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Parents

How to Save for College Education

Aside from purchasing a home, a college education is quickly becoming the second largest single expense most people will undertake.

Tuition expenses alone have risen over the past few years due to declining state budgets and a reduction in private funding. The average cost of tuition at a state college or university is approximately $20,000 for four years. Tuition expense for four years at a private college is now upwards of $100,000. Both of these figures don’t even take into account the cost of room and board, or textbooks and school supplies.

Knowing that cost is one of the largest preventers when it comes to attending school, it's never too early to start saving for college. Some adults believe it’s best to start saving once their children are born, while others are comfortable starting at 5 or 6 years old.

If your child is already in middle or high school and you haven’t started saving for college, it’s time for you to sit down with them and make some choices. If attending college is likely in their future, you will want to decide where you can make adjustments to your budget to allow for greater savings each month. Depending on your income and the amount of time you have before they reach college, you may want to consider having your child devote a portion of their savings each month to a college fund.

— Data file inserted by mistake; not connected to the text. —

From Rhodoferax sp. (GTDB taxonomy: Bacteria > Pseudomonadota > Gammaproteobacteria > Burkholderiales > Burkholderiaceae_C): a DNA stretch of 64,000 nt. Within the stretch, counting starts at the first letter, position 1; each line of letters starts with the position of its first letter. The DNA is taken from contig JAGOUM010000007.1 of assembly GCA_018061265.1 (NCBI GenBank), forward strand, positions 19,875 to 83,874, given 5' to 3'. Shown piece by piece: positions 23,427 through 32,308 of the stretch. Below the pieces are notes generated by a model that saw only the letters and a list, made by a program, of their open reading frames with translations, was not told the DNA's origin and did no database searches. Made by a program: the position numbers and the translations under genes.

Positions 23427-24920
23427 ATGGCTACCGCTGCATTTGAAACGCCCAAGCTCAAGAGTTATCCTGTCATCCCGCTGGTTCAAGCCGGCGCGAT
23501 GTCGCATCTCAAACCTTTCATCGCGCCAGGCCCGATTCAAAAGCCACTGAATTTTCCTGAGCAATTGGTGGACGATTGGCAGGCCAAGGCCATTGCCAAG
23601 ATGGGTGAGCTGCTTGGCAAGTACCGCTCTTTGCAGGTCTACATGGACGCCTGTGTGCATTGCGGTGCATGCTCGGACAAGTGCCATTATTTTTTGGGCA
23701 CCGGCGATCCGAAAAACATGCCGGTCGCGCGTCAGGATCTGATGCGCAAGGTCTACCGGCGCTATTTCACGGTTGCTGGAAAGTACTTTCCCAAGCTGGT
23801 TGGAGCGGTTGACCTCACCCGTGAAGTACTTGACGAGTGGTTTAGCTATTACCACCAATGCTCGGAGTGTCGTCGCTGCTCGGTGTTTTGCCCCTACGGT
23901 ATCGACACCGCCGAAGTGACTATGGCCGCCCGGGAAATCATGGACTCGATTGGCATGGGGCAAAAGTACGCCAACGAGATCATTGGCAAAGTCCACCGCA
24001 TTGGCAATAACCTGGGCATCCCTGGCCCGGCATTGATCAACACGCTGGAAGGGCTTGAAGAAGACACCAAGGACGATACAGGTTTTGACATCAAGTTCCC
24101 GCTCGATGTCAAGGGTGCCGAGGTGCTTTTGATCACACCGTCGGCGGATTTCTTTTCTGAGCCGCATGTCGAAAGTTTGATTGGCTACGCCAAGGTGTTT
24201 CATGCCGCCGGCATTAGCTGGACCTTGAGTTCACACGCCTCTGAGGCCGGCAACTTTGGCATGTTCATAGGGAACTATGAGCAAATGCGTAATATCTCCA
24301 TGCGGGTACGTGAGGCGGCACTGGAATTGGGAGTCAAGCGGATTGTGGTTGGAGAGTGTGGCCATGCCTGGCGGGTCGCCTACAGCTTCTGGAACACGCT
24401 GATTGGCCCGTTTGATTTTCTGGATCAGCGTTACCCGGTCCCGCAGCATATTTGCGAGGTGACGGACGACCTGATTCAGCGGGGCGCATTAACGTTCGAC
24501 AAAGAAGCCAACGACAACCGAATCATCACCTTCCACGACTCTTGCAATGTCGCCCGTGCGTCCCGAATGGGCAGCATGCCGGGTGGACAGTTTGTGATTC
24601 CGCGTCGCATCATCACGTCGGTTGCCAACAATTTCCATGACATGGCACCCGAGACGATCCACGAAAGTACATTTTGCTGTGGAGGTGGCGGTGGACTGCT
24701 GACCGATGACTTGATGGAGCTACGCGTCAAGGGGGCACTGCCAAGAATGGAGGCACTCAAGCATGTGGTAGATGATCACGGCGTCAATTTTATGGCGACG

Regardless of when you start saving, research the best options to increase your savings potential. Consider high-yield Share Certificates instead of keeping the money in your Regular Share Account. Since you shouldn’t need to access the money on a regular basis, you can benefit from the higher dividend rates.

During their senior year of high school, make sure your child is researching all scholarship opportunities available through their high school, community and future college. Several national corporations also offer need-based scholarships. View SallieMae for a list of more than 3 million scholarships.